‘…Travels alone.’ I’m pretty sure these are Rudyard Kipling’s words, and I’ve been mulling them over today, wondering if they hold true in Antarctica. With no companion here, I’m constantly forging a trail through soft snow, which is proving pretty tiring. With Tarka on my last Antarctic expedition, I was following his tracks for precisely half the time, and for the other half he was following mine. Slotting your skis into a freshly compressed set of tramlines and not even having to steer was a huge relief every 45 minutes, and a luxury that I’m missing now. It also felt safer pushing hard with a teammate – and we pushed ourselves to hypothermia and near-collapse at one point – whereas I’m being far more conservative with shepherding my energy now I’m solo.
Anyway, not a bad day today. The sastrugi returned with a vengeance at mid-morning but seem to have fizzled out again this evening. I was determined to negotiate the rough bits on my short-skinned skis, which led to a bit of wheelspin at times, although I somehow avoided falling over completely. I tried to photograph one section with my ski poles for scale, and it struck me that the chances of any human being ever seeing that wonderfully sculpted piece of snow and ice again are almost certainly zero, which slightly altered my grumpy perspective on this challenging terrain.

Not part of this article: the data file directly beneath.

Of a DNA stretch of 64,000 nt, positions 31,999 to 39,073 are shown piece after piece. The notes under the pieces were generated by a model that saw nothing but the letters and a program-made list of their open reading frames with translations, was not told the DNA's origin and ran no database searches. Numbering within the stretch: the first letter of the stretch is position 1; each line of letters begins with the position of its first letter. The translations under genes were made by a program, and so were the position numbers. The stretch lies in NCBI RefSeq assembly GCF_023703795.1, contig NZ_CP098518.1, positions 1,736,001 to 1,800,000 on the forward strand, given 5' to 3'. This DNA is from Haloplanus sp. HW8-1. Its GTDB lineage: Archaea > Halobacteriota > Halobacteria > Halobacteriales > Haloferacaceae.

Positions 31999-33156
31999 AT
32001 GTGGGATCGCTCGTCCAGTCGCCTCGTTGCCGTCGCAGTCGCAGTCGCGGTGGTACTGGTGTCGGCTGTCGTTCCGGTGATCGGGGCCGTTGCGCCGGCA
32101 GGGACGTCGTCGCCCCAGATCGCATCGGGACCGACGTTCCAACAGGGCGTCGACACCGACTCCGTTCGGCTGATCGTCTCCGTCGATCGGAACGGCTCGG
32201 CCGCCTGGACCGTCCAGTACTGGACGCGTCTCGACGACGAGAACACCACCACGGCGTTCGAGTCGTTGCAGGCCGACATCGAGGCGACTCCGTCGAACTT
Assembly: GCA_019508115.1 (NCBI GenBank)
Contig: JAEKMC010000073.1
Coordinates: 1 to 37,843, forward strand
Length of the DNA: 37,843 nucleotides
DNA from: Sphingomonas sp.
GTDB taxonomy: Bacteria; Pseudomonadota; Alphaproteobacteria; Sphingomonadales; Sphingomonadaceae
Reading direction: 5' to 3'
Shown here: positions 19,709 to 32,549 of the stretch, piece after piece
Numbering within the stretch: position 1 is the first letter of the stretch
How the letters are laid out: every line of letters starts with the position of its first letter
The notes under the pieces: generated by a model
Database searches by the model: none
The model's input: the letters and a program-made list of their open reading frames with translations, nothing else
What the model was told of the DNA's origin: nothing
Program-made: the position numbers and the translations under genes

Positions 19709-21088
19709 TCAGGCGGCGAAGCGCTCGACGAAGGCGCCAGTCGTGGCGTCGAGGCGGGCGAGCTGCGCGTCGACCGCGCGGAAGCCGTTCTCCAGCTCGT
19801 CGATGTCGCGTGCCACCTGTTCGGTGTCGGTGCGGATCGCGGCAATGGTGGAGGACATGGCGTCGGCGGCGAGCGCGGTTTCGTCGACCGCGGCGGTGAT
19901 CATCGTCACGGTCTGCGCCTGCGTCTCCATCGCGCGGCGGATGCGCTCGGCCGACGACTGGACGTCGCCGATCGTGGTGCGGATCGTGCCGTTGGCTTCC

The weather went from too warm (I skied in just my thermal top for about 45 minutes this morning) to really quite chilly as the wind and cloud appeared. It was cold enough to get some quite impressive ice build-up in my beard and moustache from breathing (almost my entire face is covered by a mask, with a small nose/mouth hole for air!) which I quite enjoyed pulling off each time I stopped to eat, pursing my lips and directing jets of warm air to help the defrosting process.
I’ve passed 1,700 vertical metres now, so the air’s getting thinner as I trundle up towards the Antarctic Plateau (2,500m or so) although I’m travelling so slowly that I’m acclimatising well and – so far – haven’t really felt any different.
I’ve also sent a photo back of a vital part of my day: melting snow for my food and drink. By my calculations I’ve consumed roughly 150kg of Antarctic snow so far on this trip…
A quick hello to Geordie and Genevieve, whose lovely note was in my food bag today!